Public, press can keep our leaders accountable

Editorial

The independent commission investigating intelligence shortcomings before the 9/11 terror attacks said Thursday it will seek public testimony from President Bush and Vice President Cheney, and also from former President Clinton and former Vice President Al Gore. It’s most unlikely to happen, but it’s a delightful idea.
As aficionados of C-SPAN know, the British prime minister regularly appears in Parliament for a “question time” during which no question is off limits and answers are sometimes met with notable jeers. It can get pretty rowdy, but it seems to do no harm to the British system of governance.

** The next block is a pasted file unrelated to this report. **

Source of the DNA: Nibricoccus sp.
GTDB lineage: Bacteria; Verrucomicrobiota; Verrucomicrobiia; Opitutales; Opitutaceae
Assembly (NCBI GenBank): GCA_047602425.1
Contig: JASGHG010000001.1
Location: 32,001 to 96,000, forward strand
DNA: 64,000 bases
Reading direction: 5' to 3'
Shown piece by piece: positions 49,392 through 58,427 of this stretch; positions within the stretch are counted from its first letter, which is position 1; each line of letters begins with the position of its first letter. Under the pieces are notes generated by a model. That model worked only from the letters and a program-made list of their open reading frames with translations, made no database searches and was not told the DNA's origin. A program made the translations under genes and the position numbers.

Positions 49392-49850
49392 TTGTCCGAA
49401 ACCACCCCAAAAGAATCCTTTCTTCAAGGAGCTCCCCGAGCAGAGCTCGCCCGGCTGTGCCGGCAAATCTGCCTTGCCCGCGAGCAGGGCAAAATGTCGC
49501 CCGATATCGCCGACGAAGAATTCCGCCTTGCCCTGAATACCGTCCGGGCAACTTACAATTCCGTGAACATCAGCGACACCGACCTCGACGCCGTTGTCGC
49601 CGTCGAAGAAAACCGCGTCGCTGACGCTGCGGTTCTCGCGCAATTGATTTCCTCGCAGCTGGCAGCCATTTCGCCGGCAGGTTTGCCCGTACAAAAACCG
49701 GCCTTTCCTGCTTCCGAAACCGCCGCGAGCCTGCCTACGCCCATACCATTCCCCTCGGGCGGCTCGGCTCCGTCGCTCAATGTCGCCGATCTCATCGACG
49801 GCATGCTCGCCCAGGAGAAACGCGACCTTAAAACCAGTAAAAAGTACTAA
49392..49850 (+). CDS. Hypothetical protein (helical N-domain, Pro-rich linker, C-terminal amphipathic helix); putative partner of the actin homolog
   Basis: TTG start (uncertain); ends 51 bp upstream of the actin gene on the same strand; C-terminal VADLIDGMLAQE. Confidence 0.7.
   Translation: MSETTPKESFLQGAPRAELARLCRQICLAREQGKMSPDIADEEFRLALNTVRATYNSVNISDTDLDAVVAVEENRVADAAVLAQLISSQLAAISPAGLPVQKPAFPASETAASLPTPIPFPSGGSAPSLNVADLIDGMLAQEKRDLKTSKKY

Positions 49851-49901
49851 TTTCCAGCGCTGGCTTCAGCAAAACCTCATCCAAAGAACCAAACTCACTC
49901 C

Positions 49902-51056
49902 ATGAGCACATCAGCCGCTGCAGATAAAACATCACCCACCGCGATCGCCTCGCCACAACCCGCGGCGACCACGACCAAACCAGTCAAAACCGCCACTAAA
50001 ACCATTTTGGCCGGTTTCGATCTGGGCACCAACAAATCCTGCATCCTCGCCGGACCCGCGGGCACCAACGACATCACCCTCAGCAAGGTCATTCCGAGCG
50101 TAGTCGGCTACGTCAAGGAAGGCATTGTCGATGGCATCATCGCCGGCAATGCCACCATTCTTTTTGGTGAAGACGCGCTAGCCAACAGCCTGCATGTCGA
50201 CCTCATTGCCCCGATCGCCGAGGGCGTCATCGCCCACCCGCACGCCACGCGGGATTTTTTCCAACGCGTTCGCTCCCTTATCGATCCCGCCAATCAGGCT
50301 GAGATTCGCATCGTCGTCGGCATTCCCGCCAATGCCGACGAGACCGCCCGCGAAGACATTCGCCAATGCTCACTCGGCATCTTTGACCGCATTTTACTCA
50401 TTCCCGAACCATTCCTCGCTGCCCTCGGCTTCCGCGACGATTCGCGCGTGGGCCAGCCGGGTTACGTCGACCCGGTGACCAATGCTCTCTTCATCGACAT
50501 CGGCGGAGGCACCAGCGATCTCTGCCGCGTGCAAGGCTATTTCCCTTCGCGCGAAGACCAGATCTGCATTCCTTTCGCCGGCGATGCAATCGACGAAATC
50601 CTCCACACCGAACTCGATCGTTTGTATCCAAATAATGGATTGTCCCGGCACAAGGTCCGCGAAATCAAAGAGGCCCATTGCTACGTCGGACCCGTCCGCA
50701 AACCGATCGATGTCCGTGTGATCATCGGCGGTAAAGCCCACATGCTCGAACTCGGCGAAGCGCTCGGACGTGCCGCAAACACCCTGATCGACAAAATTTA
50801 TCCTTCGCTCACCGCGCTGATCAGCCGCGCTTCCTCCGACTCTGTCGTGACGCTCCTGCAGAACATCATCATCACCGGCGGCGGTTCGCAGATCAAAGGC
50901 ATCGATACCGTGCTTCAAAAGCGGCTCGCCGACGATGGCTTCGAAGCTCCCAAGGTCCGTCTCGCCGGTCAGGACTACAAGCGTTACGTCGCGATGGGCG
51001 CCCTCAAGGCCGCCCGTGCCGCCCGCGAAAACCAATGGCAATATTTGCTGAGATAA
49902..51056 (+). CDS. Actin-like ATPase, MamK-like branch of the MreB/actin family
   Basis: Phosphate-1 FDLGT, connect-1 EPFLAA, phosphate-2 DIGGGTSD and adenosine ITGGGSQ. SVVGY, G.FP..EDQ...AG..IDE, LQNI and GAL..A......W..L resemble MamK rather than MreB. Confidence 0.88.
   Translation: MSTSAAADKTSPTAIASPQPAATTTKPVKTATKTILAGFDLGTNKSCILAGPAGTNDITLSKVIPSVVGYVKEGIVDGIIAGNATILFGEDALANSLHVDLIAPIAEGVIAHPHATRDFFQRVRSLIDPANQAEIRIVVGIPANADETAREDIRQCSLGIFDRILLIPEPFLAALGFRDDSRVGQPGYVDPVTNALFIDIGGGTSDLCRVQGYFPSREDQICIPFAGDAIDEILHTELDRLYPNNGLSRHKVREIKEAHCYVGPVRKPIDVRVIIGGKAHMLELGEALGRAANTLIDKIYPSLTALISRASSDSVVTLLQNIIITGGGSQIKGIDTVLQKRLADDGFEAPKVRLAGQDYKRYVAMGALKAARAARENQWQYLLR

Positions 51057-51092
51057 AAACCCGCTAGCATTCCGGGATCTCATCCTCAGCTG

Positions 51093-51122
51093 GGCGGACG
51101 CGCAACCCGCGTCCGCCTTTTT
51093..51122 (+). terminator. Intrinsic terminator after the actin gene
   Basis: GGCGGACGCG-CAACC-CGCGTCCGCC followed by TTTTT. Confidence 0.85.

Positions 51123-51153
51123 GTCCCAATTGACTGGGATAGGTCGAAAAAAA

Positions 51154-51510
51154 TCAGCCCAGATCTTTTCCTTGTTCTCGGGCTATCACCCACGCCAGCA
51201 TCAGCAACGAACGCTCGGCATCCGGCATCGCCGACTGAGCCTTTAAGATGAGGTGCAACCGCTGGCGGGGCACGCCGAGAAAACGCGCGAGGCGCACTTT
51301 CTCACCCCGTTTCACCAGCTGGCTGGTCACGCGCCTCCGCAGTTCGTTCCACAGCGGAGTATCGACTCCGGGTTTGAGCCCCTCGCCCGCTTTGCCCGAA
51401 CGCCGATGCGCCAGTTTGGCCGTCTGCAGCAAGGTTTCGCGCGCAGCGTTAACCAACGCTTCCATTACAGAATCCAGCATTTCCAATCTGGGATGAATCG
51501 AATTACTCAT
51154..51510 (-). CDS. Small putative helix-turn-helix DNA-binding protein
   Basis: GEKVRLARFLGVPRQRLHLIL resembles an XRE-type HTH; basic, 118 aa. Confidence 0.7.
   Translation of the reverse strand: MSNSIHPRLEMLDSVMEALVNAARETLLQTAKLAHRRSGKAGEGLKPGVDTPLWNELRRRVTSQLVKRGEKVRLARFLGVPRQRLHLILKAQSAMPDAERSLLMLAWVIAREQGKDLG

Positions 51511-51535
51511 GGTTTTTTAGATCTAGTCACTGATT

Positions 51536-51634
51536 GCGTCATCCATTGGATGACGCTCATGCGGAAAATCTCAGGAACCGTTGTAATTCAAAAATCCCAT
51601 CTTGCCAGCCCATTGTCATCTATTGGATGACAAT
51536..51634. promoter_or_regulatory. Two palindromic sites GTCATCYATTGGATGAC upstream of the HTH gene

The American approach to presidents and presidents-in-waiting — who are supposed to be the most quintessentially democratic of world leaders — is more akin to the way older European countries used to treat monarchs. They deliver well-prepared speeches and once in a while deign to joust with members of the White House press corps, who are occasionally impertinent but have a vested interest in not alienating the White House.
It would be great to see our leaders have to defend themselves — in public — from genuinely pointed questions from people who have taken the time to inform themselves on the issue at hand and would be able to follow up when they detect evasiveness. It might just remind them that they’re supposed to be accountable servants of the people rather than our lords and masters.
It would be unrealistic, of course, to hope for any Perry Mason Moments. But it would be nice to set a precedent for at least making an effort to hold them accountable to the public, in public.